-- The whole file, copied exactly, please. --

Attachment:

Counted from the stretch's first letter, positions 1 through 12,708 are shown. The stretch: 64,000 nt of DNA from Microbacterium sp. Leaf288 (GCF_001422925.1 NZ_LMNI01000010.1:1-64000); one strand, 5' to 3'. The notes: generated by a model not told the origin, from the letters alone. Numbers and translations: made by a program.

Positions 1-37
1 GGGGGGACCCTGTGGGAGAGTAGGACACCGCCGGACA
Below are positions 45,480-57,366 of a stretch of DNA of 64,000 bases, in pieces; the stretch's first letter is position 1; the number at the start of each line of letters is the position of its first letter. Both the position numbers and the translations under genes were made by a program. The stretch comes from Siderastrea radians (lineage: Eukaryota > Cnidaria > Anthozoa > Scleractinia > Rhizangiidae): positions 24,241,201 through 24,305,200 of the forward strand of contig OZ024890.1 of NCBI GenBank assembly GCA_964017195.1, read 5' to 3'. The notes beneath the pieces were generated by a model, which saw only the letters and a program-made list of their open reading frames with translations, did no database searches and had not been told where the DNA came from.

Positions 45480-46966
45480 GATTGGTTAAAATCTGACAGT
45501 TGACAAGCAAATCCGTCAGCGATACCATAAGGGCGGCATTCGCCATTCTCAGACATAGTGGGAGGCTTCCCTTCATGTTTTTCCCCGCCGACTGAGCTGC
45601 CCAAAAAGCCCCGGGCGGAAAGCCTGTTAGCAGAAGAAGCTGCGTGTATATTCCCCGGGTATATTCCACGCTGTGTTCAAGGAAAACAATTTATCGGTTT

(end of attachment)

Counted from the stretch's first letter, positions 1 through 12,708 are shown. The stretch: 64,000 nt of DNA from Microbacterium sp. Leaf288 (GCF_001422925.1 NZ_LMNI01000010.1:1-64000); one strand, 5' to 3'. The notes: generated by a model not told the origin, from the letters alone. Numbers and translations: made by a program.

Positions 1-37
1 GGGGGGACCCTGTGGGAGAGTAGGACACCGCCGGACA
Below are positions 45,480-57,366 of a stretch of DNA of 64,000 bases, in pieces; the stretch's first letter is position 1; the number at the start of each line of letters is the position of its first letter. Both the position numbers and the translations under genes were made by a program. The stretch comes from Siderastrea radians (lineage: Eukaryota > Cnidaria > Anthozoa > Scleractinia > Rhizangiidae): positions 24,241,201 through 24,305,200 of the forward strand of contig OZ024890.1 of NCBI GenBank assembly GCA_964017195.1, read 5' to 3'. The notes beneath the pieces were generated by a model, which saw only the letters and a program-made list of their open reading frames with translations, did no database searches and had not been told where the DNA came from.

Positions 45480-46966
45480 GATTGGTTAAAATCTGACAGT
45501 TGACAAGCAAATCCGTCAGCGATACCATAAGGGCGGCATTCGCCATTCTCAGACATAGTGGGAGGCTTCCCTTCATGTTTTTCCCCGCCGACTGAGCTGC
45601 CCAAAAAGCCCCGGGCGGAAAGCCTGTTAGCAGAAGAAGCTGCGTGTATATTCCCCGGGTATATTCCACGCTGTGTTCAAGGAAAACAATTTATCGGTTT